The recalled lot of lamotrigine used to treat epilepsy and bipolar disorder is set to expire in June 2021 and was distributed between August 23 and August 30, 2019.
Taro Pharmaceuticals has announced a voluntary recall of lamotrigine 100 mg tablets in 100 count bottles from lot #331771, citing a cross-contamination with a small amount of another drug manufactured at the same facility.1
Originally approved in 1994, the drug has been approved as monotherapy as well as in combination with other drugs. In January of 2010, lamotrigine was granted approval as an add-on therapy for patients with epilepsy age 13 and older.
Taro’s lamotrigine product is packaged in white plastic bottles, comes with a screw cap closure and contains 100 tablets at 100 mg each. The cross-contamination occurred with Enalpril Maleate, a drug used for hypertension and congestive heart failure.
Small children exposed to the contaminated lamotrigine tablets could experience serious complications. Additionally, Enalpril Maleate has been shown to increase the risk of birth defects in a developing fetus, thus increasing the cause for concern for pregnant women taking lamotrigine.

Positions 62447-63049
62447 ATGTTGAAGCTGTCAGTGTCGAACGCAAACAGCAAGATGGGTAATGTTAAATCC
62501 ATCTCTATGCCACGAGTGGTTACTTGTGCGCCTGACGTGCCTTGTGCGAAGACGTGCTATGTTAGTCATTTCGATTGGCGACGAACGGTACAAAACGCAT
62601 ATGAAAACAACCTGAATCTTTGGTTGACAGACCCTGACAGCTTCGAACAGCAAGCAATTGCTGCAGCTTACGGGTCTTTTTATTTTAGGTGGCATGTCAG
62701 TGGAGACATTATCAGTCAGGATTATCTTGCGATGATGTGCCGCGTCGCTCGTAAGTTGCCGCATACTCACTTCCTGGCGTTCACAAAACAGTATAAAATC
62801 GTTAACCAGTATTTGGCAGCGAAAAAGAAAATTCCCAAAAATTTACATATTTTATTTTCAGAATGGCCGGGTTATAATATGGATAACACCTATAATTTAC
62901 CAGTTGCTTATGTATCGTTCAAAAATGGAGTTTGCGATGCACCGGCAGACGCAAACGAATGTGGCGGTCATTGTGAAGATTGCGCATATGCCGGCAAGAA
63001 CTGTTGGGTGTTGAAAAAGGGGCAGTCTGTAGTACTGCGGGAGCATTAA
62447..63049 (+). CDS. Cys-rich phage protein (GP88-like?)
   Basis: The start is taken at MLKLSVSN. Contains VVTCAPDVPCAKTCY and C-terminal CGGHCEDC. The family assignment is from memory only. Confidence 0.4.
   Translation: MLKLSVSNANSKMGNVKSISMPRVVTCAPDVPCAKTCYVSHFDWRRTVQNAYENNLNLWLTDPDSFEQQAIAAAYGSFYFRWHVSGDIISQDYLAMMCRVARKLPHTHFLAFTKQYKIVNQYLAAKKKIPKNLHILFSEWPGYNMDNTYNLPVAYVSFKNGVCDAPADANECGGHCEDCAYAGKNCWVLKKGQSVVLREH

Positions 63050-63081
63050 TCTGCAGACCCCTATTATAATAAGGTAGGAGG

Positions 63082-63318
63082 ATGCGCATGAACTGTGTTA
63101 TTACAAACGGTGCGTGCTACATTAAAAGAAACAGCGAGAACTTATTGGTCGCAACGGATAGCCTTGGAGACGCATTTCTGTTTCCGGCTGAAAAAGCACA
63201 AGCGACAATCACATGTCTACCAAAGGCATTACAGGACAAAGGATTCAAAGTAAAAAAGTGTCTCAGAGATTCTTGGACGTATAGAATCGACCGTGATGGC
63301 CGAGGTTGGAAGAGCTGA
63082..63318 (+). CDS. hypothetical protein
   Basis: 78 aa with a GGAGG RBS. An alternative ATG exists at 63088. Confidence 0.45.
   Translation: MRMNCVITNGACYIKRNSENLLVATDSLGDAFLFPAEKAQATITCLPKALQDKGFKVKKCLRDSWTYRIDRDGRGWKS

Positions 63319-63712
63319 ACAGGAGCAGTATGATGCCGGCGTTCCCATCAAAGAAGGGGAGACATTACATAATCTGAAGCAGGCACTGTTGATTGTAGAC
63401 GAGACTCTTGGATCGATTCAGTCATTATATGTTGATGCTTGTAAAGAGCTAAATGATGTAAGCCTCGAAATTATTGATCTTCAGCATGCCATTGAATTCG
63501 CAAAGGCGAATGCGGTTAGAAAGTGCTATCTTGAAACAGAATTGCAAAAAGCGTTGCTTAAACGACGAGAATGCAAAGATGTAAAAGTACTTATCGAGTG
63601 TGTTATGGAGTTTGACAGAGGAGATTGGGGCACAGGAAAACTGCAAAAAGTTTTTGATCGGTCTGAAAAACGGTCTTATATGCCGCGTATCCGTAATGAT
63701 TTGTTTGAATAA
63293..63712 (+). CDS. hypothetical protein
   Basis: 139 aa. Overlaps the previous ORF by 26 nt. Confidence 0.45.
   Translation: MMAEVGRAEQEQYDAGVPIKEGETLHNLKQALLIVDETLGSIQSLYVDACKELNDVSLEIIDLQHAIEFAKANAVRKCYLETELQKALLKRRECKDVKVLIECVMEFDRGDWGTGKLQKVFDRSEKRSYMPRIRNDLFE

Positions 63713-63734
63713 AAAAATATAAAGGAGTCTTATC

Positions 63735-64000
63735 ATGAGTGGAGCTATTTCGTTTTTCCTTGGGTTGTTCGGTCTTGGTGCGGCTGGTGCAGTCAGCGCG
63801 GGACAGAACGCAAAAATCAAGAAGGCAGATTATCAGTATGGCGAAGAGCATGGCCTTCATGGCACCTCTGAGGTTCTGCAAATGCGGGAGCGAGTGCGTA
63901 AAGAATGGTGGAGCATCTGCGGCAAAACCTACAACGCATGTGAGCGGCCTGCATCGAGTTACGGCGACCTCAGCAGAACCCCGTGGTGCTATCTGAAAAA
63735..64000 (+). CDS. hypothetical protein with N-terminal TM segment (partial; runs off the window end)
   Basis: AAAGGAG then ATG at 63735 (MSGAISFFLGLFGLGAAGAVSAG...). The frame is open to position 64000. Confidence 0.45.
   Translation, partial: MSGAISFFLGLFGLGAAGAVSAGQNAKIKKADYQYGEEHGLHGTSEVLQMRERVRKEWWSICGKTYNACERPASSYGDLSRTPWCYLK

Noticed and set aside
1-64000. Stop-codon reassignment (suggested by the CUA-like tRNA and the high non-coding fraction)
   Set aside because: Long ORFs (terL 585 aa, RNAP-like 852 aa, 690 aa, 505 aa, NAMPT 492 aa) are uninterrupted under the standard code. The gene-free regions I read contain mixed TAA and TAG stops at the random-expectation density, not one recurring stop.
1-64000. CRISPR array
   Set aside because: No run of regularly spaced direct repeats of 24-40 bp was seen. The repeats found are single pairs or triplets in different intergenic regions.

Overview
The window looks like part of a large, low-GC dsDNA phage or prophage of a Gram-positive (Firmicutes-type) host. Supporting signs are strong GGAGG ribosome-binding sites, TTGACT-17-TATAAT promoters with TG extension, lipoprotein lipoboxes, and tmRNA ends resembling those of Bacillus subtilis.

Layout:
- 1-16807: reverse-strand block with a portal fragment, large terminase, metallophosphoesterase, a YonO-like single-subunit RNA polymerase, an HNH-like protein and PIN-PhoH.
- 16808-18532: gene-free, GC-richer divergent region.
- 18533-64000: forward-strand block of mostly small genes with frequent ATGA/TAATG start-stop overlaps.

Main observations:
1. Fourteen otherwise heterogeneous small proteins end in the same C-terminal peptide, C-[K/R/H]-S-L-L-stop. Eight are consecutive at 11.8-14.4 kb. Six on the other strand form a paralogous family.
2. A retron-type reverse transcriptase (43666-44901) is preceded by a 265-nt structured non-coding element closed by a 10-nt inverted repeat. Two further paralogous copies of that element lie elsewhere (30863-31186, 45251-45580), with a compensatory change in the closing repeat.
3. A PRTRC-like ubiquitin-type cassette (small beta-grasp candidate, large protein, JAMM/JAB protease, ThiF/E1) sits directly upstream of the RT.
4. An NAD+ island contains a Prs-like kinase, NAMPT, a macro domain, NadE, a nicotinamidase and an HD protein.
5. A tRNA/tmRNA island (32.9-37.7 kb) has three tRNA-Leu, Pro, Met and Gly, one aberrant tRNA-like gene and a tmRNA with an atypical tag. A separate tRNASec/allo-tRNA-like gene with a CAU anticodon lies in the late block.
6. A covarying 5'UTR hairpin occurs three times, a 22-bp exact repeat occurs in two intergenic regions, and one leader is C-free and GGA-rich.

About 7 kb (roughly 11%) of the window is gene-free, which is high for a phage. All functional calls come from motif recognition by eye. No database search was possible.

Lot #331771 of lamotrigine 100 mg tablets has an expiration date of June 2021 and was distributed to wholesale distributors in the US market between August 23 and August 30, 2019. Taro Pharmaceuticals is urging consumers to stop using the product and return it to the pharmacy that dispensed it immediately.
The drug has been the subject of FDA warnings previously, including in 2009, when all anti-seizure medications including lamotrigine, were included in a safety alert concerning suicidal thoughts and behavior. A year later, the FDA issued a warning to consumers that lamotrigine can cause aseptic meningitis. The FDA also issued a warning for the drug in 2018, citing a rare but very serious reaction that excessively activates the body’s immune system.2
Most recently, lamotrigine received FDA approval in August
as an adjunctive therapy for partial seizures, primary generalized tonic-clonic seizures, and generalized seizures of Lennox-Gastaut syndrome in patients 2 and older. Just 3 months later, it gained investigational new drug (IND) approval
for the first-ever liquid formulation of the drug for the treatment of epilepsy and bipolar disorder.
Any adverse reactions or problems with this recalled product should be reported to the FDA’s MedWatch Adverse Event Reporting program.
1. Taro Pharmaceuticals USA, Inc issues voluntary nationwide recall of lamotrigine tablets USP, 100 mg, 100 count bottles [news release]. Hawthorne, NY: Taro Pharmaceuticals. January 10, 2020. businesswire.com/news/home/20200110005522/en/. Accessed January 13, 2020.
2. FDA warns of serious immune system reaction with seizure and mental health medicine lamotrigine (Lamictal)[news release]. FDA. April 25, 2018. fda.gov/drugs/drug-safety-and-availability/fda-drug-safety-communication-fda-warns-serious-immune-system-reaction-seizure-and-mental-health. Accessed: January 13, 2020.